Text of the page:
To automate the baseline configuration, I created a Python script that imports the inventory from a CSV file, uses a Jinja2 template to generate the configuration for each device, and Netmiko to push the configuration to the devices. It’s kind of funny to succinctly place into a blog post something that took many hours to test and troubleshoot before coming up with the final version. The best part of gaining this kind of experience is that I can use what I have already done as a template moving forward, whether for the lab or for actual production.

The CSV file is straight-forward. The header row contains the variables for each device, such as the name, management IP, port, and interface IP addresses. Each subsequent row defines individual devices:


The Jinja2 template defines configurations for all devices, which gets populated with the individual variables, and covers device-specific configurations:

 

hostname {{ device }}

interface lo1
 ip address {{ lo1ip }} 255.255.255.255

{%- if ifg00ip %}
interface g0/0
 ip address {{ ifg00ip }} {{ ifg00mask }}
 no shutdown
{%- endif %}

{%- if device == 'P1' %}
int lo2
 ip address 2.2.2.2 255.255.255.255
{%- endif %}

With this example, every device is configured with the device-specific hostname. Every device is configured with a lo1 loopback address. If the device has an IP address configured for interface g0/0, the IP and mask are configured, along with making sure the interface is not shutdown. If the g0/0 IP address is not specified in the CSV file for this particular device, that configuration section is skipped. Likewise, the final section of the template will only be used if the device is ‘P1’. All other devices will skip this particular configuration section.

The Python script is the glue between the CSV file, configuration generation, and actual configuration deployment. The script imports the csv, jinja2, time and netmiko libraries. The script then defines variables for the CSV and Jinja2 files. Next, the CSV file is imported. The details of individual devices are placed into a dictionary, and each dictionary is placed into a list representing all devices. The script then generates the configuration for each device by feeding the details into the Jinja2 template. Netmiko is then used to send the output of the Jinja2 processing to the actual devices.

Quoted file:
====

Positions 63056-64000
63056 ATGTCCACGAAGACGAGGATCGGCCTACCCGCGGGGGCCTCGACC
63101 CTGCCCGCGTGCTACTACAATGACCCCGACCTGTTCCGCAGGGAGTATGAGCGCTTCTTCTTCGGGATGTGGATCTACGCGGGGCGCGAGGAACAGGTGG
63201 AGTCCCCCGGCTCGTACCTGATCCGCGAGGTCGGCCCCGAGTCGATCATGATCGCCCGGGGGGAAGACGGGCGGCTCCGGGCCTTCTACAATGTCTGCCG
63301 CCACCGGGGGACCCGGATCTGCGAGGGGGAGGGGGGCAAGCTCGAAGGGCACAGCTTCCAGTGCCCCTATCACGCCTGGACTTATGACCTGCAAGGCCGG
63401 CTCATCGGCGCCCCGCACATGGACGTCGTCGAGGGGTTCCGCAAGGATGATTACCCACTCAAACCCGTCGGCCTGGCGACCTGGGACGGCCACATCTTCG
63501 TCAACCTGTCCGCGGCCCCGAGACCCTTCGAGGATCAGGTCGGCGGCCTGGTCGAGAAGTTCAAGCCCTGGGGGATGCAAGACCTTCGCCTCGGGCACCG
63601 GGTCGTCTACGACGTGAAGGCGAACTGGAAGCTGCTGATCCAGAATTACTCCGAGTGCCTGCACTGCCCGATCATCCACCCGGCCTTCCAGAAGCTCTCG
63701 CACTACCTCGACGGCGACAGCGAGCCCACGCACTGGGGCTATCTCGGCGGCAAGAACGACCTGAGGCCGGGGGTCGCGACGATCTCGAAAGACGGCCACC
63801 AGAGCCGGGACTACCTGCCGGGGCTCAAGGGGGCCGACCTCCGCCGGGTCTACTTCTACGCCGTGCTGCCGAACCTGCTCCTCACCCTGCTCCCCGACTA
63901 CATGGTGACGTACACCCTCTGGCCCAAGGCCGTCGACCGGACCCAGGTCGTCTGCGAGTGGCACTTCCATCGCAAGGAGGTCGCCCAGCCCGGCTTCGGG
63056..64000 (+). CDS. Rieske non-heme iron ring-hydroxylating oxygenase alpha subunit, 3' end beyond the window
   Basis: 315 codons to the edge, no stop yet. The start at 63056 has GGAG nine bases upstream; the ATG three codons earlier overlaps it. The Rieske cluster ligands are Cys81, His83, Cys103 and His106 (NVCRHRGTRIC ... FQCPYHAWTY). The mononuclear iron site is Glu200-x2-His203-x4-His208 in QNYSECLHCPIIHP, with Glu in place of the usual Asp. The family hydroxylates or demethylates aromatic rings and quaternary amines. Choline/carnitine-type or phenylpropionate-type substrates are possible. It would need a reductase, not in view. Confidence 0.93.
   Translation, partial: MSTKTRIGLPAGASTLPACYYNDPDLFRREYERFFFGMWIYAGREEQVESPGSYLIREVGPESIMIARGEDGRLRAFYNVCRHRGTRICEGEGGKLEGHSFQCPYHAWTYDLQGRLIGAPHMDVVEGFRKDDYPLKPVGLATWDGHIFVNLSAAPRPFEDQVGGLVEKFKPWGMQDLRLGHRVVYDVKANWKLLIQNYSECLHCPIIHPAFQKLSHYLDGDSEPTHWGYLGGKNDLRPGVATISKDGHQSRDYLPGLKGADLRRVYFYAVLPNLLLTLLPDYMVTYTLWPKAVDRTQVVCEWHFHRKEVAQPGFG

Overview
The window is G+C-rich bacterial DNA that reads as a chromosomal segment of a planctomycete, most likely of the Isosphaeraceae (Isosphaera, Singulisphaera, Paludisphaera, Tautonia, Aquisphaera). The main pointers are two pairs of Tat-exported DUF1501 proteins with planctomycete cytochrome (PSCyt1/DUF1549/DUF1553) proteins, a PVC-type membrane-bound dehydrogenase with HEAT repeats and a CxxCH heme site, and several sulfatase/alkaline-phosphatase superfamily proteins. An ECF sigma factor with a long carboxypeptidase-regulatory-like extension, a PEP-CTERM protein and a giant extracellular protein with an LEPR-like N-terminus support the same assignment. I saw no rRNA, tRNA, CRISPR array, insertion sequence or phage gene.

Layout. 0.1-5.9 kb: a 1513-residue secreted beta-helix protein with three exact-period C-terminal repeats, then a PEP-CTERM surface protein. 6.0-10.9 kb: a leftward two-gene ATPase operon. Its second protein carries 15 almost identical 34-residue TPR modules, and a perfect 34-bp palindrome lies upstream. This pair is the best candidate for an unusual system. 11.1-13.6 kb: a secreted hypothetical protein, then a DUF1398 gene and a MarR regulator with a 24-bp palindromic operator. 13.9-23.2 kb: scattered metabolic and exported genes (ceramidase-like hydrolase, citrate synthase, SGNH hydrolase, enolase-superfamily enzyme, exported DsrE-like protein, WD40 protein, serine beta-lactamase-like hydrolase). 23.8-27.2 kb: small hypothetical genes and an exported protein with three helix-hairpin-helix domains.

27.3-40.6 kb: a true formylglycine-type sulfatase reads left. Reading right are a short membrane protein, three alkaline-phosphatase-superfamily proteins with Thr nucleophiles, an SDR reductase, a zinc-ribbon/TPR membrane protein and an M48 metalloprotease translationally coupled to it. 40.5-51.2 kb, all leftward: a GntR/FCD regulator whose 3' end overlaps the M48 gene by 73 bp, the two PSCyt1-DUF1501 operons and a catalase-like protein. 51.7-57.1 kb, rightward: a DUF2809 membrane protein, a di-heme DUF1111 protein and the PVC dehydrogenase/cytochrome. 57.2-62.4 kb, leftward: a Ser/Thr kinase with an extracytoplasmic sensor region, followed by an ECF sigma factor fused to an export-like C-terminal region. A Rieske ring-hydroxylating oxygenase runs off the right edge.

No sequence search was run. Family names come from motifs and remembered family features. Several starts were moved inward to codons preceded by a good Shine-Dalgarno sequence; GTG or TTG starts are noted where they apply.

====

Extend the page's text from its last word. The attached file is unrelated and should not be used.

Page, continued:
This kind of automation is perfect for the lab, because the CSV file represents certain baseline aspects that are not going to change, such as the IP addressing of the links between all of the service provider ‘P’ routers. The Jinja2 template can then be modified for different lab scenarios, depending on how much configuration you want to build into the baseline, per-scenario. The script could even be expanded so that it selects a different Jinja2 template based on a menu of possible scenarios. This same type of scripting setup could be used on a production network to set up new sites or push certain standardized configurations (such as enabling NetFlow on all devices). There are all kinds of possibilities.